Tuesday, July 29, 2014

Ole' School Blog Challenge: The West Street Graded School

West Street Graded School
From "The Planet" 1915, Vol. 1 No. 1
Image courtesy of the New Bern-Craven Public Library

I have to send a huge shout out and thanks to Victori Bass of the Griot Gram Family History Group on Facebook for coming up with the "Ole' School" blog challenge this month. The idea was to choose an ancestor and find out where they obtained their education. Well, by signing up for this challenge and researching information regarding the school where some of my Whitney and Harrison ancestors went to school in New Bern, NC, I made an amazing discovery.

So you know I did some Googling and came across some helpful information.

First, here's a little bit about the West Street Graded School that I found in an article that was written by Arabelle Bryant and was featured in the April 17, 2010 edition of the New Bern Sun Journal.

Prior to 1905 there was a wooden structure on West Street which was the school for black students. This structure was referred to as the "Red School House." This building burned in a fire in 1905. A new two story brick building was built in 1907 that replaced the first. John Thomas Barber was appointed the first principal of this school.

So who was John Thomas Barber? It turns out he was quite the self made man. This is an excerpt from a book called The History of the American
Negro, Volume IV, Page 841, that describes him.


Conspicuous among the educators of Eastern North
Carolina must be mentioned Prof. John Thomas Barber of
New Bern, whose meritorious work has won for him the
principalship of the New Bern Public Schools. Prof. Bar-
ber is a native of the town of Trenton in Jones Co., where
he was born on Jan. 6, 1872. He came to New Bern at an
early age and it was in the public schools of that historic
town that he laid the foundation of his education. Much
progress has been made in the public schools of the city
since his student days and much of that must be credited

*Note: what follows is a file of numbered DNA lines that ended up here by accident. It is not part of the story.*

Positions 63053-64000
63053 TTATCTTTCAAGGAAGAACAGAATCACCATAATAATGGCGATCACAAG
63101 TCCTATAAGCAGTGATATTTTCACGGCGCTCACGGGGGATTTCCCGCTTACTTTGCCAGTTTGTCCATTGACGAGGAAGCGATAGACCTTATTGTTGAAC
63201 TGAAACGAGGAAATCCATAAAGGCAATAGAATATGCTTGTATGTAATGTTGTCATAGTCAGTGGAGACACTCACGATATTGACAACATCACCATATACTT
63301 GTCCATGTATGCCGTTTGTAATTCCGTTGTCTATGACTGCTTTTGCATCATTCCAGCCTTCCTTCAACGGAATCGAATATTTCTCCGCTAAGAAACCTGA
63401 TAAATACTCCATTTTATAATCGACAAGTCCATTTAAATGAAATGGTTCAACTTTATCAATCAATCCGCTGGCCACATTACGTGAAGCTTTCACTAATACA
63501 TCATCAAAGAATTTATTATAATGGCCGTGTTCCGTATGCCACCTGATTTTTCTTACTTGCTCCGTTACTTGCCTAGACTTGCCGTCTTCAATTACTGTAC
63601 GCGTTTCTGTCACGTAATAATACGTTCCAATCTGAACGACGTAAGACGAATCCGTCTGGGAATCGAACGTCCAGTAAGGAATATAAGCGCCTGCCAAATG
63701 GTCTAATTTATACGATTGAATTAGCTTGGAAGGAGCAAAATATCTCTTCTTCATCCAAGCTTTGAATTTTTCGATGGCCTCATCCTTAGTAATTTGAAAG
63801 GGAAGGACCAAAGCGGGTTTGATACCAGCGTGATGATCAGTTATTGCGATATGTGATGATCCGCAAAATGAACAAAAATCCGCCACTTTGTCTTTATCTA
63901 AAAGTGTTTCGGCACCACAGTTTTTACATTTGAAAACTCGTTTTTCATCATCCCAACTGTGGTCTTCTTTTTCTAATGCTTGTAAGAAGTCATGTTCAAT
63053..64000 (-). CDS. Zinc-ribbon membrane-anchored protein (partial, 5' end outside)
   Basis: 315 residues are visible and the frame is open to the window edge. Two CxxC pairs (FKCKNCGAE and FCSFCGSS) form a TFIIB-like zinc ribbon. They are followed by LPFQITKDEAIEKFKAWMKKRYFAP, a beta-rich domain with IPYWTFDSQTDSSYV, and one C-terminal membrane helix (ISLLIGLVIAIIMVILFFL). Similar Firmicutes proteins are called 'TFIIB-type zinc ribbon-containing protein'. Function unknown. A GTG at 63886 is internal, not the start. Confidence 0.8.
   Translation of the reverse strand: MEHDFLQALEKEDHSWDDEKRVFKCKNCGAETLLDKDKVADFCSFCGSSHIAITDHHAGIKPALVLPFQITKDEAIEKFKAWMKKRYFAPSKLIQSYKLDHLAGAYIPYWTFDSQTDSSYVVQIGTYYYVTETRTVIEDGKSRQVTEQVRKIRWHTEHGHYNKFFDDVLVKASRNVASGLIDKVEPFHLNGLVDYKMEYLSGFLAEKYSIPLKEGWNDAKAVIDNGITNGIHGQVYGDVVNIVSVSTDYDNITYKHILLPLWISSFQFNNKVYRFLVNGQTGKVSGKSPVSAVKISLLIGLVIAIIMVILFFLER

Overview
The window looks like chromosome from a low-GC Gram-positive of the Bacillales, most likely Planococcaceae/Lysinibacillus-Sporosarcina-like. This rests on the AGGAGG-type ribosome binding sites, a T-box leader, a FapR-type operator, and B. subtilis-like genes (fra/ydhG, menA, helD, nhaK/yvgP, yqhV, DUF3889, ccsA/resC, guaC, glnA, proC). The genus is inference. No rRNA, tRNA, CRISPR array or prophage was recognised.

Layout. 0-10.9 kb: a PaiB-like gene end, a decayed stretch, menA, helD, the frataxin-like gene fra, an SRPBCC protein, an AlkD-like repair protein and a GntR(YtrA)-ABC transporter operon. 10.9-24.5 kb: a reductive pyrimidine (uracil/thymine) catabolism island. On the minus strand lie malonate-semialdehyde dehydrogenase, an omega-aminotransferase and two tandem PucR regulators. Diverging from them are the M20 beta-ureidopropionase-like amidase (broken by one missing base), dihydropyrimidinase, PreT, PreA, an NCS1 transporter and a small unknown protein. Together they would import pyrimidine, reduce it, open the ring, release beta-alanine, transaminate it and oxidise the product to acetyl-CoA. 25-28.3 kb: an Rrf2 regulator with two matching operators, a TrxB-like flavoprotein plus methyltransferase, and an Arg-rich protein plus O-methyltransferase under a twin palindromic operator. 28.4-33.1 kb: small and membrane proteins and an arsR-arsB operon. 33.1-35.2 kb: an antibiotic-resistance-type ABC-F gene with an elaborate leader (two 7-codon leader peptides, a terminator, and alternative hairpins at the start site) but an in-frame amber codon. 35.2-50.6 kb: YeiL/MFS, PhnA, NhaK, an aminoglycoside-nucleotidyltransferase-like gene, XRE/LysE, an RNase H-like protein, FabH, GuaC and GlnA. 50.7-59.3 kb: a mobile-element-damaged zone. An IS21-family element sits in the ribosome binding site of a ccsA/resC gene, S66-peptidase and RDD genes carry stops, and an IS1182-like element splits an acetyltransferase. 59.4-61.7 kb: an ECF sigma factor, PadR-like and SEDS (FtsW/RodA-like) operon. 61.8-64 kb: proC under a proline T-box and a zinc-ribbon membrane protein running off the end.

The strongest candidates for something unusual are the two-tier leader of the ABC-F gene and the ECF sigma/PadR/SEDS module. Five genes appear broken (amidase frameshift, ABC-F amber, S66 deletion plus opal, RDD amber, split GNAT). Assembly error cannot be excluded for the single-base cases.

to Prof. Barber.

Image courtesy of the book, The History of the American 
Negro, Volume IV, page 841


Now here's a map of New Bern, NC and I have the approximate location of where the West Street Graded school once stood noted in orange. The yellow star shows where the home of my great grandmother, Carrie Whitney Harrison, was located.

 Orange star notes approximate location of West St Graded School
Yellow Star is 709 Hatties Lane, previously known as 709 Brown's Ave/10 Brown's Alley.
The Brown's Alley address was initially owned by Carrie's parents Samuel and Sarah Whitney.

The school Carrie attended as a child was just a block away. Amazing! There was no excuse for her not to get to school that's for sure. Being close to where there was a school, played an important role in the lives of my Whitney and Harrison ancestors and no doubt contributed to how successful these family lines were to become. 

Anyway you are probably saying right now, what about that discovery?! What was it?

Well, this is one of the things I came across while Googling. It turns out that the West St. Graded School put out a yearbook called "The Planet." This yearbook was digitized not too long ago online by the New Bern-Craven County Public Library. Here's the link:  https://archive.org/details/planet191501west.

I was so excited flipping through the pages. I carefully scanned each name looking for anyone familiar and lo and behold on page 3, I found someone.



"The Planet" 1915, Vol. 1 No. 1
Image courtesy of the New Bern-Craven Public Library

That's when my stomach started to flutter. Could there be a picture?
I didn't have to wait long to find out because when I turned the page, this lovely image came up.



"The Planet" 1915, Vol. 1 No. 1
Image courtesy of the New Bern-Craven Public Library


And here's a close up of my great grandmother.

Carrie E. Whitney

In May of 1915, Carrie was just 17 years old. She would turn 18 on October 11, 1915 and just three short days later would marry my great grandfather John T. Harrison. It appears that she completed her schooling through the 9th grade. The West Street Graded school would eventually go on to include a high school department, with it's first high school class graduating in 1925.

But wait there's more!  On page 13 of "The Planet"  I learned that perhaps Carrie had a bit of a green thumb. 


"The Planet" 1915, Vol. 1 No. 1
Image courtesy of the New Bern-Craven Public Library

Genealogy Happy Dance Anyone?



4 comments:

  1. Great post and topic. I enjoyed the read and the wonderful pictures

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  2. This is AMAZING! How wonderful to find actual pictures Andrea you are truly a gifted detective. Excellent!

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    Replies
    1. Thanks Victori so much for putting out there this challenge! Also, or your sweet comments. I don't know when I would have come across this picture if you hadn't put out there this blog prompt. Still genealogy happy dancing. :)

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